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‘Q’ and Department of Human Services [2012] AICmr 30 (21 November 2012)

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Decision and reasons for decision of Privacy Commissioner, Timothy Pilgrim

Summary of case details
Applicant:

‘Q’

Respondent: Department of Human Services
Decision date: 21 November 2012
Application number: MR11/00162
Catchwords:

Freedom of information – Personal information relating to a third party — Whether disclosure of personal information unreasonable — (CTH) Freedom of Information Act 1982 s 47F

 

Freedom of information — Public interest test — Personal information relating to a third party — (CTH) Freedom of Information Act 1982 ss 11A(5), 11B

 Contents

 Summary

  1. I affirm the decision of the Department of Human Services (the Department) of 28 March 2011 to refuse access to documents requested under the Freedom of Information Act 1982 (the FOI Act).

 Background

  1. On 17 December 2010, the applicant applied to the Department for access to following documents in relation to a named third party:
    • Details of the newstart allowance payments made to the third party
    • Information about a period during which the third party was employed and an overpayment was created in the applicant’s name
    • Benefit claim forms signed by both the applicant and the third party.
  2. On 13 January 2011, the Department released documents relating to the overpayment and the benefit claim forms signed by both the applicant and the third party. However the Department refused access to documents containing the third party’s employment information and newstart allowance payments. The Department decided these documents were exempt under s 47F of the FOI Act because they contained personal information about the third party and the third party objected to them being released. Furthermore, the Department considered release of personal information about the third party was not in the public interest.
  3. The applicant sought internal review of the Department’s decision not to grant full access to the documents requested and sought access to additional documents. By letter dated 28 March 2011, the Department affirmed its earlier decision and provided the applicant with access to additional documents.[1]
  4. On 31 May 2011, the applicant sought IC review of this decision under s 54L of the FOI Act.

 Decision under review

  1. The decision under review is the decision of the Department on 28 March 2011 to refuse the applicant’s request for documents.

 Personal privacy exemption (s 47F)

  1. Section 47F(1) of the FOI Act provides:

47F Public interest conditional exemptions - personal privacy

General rule

  1. (1) A document is conditionally exempt if its disclosure under this Act would involve the unreasonable disclosure of personal information about any person (including a deceased person).
  1. Section 4 of the FOI Act provides that personal information means ‘information or an opinion (including information forming part of a database), whether true or not, and whether recorded in a material form or not, about an individual whose identity is apparent, or can reasonably be ascertained, from the information or opinion.’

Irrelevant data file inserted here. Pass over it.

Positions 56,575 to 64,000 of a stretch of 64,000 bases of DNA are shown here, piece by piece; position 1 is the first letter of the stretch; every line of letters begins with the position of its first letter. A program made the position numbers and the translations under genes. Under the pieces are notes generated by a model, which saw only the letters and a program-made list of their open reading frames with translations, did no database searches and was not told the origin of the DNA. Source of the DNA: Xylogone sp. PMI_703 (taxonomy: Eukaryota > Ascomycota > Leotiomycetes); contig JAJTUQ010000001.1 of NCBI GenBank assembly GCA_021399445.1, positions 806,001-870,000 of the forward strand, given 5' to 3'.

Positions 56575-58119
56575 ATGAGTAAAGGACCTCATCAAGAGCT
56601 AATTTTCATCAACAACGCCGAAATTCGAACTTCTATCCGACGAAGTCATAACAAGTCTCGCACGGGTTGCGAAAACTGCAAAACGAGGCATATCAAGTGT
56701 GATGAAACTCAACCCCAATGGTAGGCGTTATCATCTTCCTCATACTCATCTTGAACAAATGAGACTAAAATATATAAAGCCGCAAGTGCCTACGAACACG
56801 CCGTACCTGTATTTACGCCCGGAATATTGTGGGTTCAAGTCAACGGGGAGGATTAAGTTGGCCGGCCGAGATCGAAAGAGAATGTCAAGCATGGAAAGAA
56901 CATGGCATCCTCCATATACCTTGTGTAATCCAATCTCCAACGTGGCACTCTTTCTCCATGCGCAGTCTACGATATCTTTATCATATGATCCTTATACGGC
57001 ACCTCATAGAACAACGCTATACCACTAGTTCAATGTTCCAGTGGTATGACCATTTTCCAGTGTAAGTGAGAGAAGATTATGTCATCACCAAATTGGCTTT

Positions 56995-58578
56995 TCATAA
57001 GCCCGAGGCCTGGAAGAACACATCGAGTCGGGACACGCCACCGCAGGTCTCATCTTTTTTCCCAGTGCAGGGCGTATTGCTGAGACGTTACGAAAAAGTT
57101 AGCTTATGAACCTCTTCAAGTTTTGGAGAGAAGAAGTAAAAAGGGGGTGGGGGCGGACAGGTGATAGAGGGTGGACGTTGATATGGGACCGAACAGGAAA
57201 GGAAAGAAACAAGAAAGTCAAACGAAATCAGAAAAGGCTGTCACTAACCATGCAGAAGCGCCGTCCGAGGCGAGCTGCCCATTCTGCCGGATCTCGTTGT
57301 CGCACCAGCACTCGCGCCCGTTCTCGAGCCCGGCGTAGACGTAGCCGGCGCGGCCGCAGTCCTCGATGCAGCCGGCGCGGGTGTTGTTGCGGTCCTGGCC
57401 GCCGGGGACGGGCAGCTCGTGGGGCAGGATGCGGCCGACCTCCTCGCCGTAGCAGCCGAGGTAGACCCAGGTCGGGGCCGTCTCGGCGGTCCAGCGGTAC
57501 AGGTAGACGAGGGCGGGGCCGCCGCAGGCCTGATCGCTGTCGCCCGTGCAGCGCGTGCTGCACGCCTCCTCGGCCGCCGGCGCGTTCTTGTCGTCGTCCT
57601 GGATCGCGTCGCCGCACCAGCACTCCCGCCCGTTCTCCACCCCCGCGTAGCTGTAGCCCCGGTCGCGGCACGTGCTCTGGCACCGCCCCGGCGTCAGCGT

2. The applicant seeks employment information and newstart allowance payment details about a third party. The applicant is not authorised by, or acting on behalf of, the third party in doing so.
  3. In the IC review application, the applicant accepted this information is of a personal and private nature. I have not viewed the exempt documents; however based on the description provided by the Department, I am satisfied they contain personal information relating to the third party.
  4. The Australian Information Commissioner has issued Guidelines under s 93A of the FOI Act to which regard must be had for the purpose of performing a function, or exercising a power, under the FOI Act. The Guidelines explain:

    The personal privacy exemption is designed to prevent the unreasonable invasion of third parties’ privacy.[2] The test of ‘unreasonableness’ implies a need to balance the public interest in disclosure of government-held information and the private interest in the privacy of individuals. The test does not however amount to the public interest test of s 11A(5), which follows later in the decision making process. It is possible that the decision maker may need to consider one or more factors twice, once to determine if a projected effect is unreasonable and again when assessing the public interest balance.[3]

  5. I think that disclosure of the personal information in the documents the applicant seeks would be unreasonable. This information is not already well known, and is not otherwise publicly accessible.[4] There is a general expectation that information provided to the Department and payment information will be treated confidentially.[5]
  6. Although the applicant claims that some of the information in the exempt documents was shared throughout their relationship, the information relates only to the third party, is not publicly accessible and, as explained below, the third party objects to its release.

 Findings

  1. The documents the applicant seeks are conditionally exempt under s 47F of the FOI Act.

 The public interest test (s 11A(5))